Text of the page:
Fed disappoints on rate cut talk as Labour presses ahead with green investment -update from Quilter’s Lindsay James

by | Jul 10, 2024

Commenting on the latest UK economic news as well as that from across the pond, Lindsay James, investment strategist at Quilter Investors, said:

“Fed Chair Jerome Powell made his semi-annual testimony on the Monetary Policy Report to Congress yesterday, an event closely watched by investors for dovish signs that could be suggestive of coming rate cuts. In the event, his tone was fairly balanced, which was a source of disappointment to some given the market had moved to price in two rates by year end even though the dot plot (the interest rate expectations of voting participants as published by the Fed) suggested only one.

“Powell placed emphasis on needing ‘greater confidence’ that inflation was moving back towards target but also acknowledged the risk of leaving interest rates high for too long, pointing to cooling labour market conditions and the risk of unduly weakening economic activity. Overall short term bond yields ended the day little changed as a result. With the Fed’s preferred measure of inflation, core PCE inflation, now providing a more reassuring message with the most recent reading at 2.6% on an annual basis and 0.1% month on month, down from 0.3% in April, this together with the signs of a cooling economy mean that investors’ expectations of two rate cuts by close of the meeting on 18th December are reasonable. The timing of rate cuts could however be clouded by the Presidential election on 5th November. The Federal Reserve will be keen to show impartiality which could be taken as precluding any move in rates in the meeting prior to this or indeed at the 7th November meeting.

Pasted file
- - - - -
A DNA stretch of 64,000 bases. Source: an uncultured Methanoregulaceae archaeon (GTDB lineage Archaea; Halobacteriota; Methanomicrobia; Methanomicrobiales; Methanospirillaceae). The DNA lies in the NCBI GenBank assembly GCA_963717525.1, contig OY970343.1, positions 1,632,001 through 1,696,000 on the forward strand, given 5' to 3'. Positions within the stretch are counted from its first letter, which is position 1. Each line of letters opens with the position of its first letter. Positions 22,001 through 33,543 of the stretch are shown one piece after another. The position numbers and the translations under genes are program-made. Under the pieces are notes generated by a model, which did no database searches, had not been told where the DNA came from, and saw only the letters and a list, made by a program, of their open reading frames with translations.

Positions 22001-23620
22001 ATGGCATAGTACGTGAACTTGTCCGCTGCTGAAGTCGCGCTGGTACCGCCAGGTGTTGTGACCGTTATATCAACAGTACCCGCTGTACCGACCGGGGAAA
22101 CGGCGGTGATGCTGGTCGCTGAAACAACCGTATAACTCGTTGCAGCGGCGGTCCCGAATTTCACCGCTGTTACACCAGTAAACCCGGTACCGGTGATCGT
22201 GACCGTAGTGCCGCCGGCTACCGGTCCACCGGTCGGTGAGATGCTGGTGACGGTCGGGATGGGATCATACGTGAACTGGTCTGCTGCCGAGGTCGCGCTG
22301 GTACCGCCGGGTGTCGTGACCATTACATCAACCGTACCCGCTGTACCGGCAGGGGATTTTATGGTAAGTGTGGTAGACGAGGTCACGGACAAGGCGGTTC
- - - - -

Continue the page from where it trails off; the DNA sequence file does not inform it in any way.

“In what is also a busy week for the new UK government, further detail was published on the National Wealth Fund, a £7.3bn fund designed to crowd-in private investment to strategic areas of interest that are seen as helping meet the UK’s green agenda. With funds dispersed under the umbrella of the UK Infrastructure Bank, for pragmatic purposes of speed, its focus will be on providing equity, debt or loan guarantees to low carbon projects such as gigafactories, green steel and industrial decarbonisation in a way that then unlocks larger scale private investment into these areas. This is an ambitious approach to overcome what are major challenges.

“Gigafactories – factories that produce batteries for EVs and for grid-scale storage – face significant international competition and unfavourable economics, while other focus areas such as industrial decarbonisation face multiple blocks from high capital costs to access to renewable energy and delays from the grid connections that can run to 12 years. However, with the focus being on using the pool of capital to provide a more attractive landscape for private investment, the approach creates an opportunity that would otherwise be wholly absent with a limited financial commitment.”

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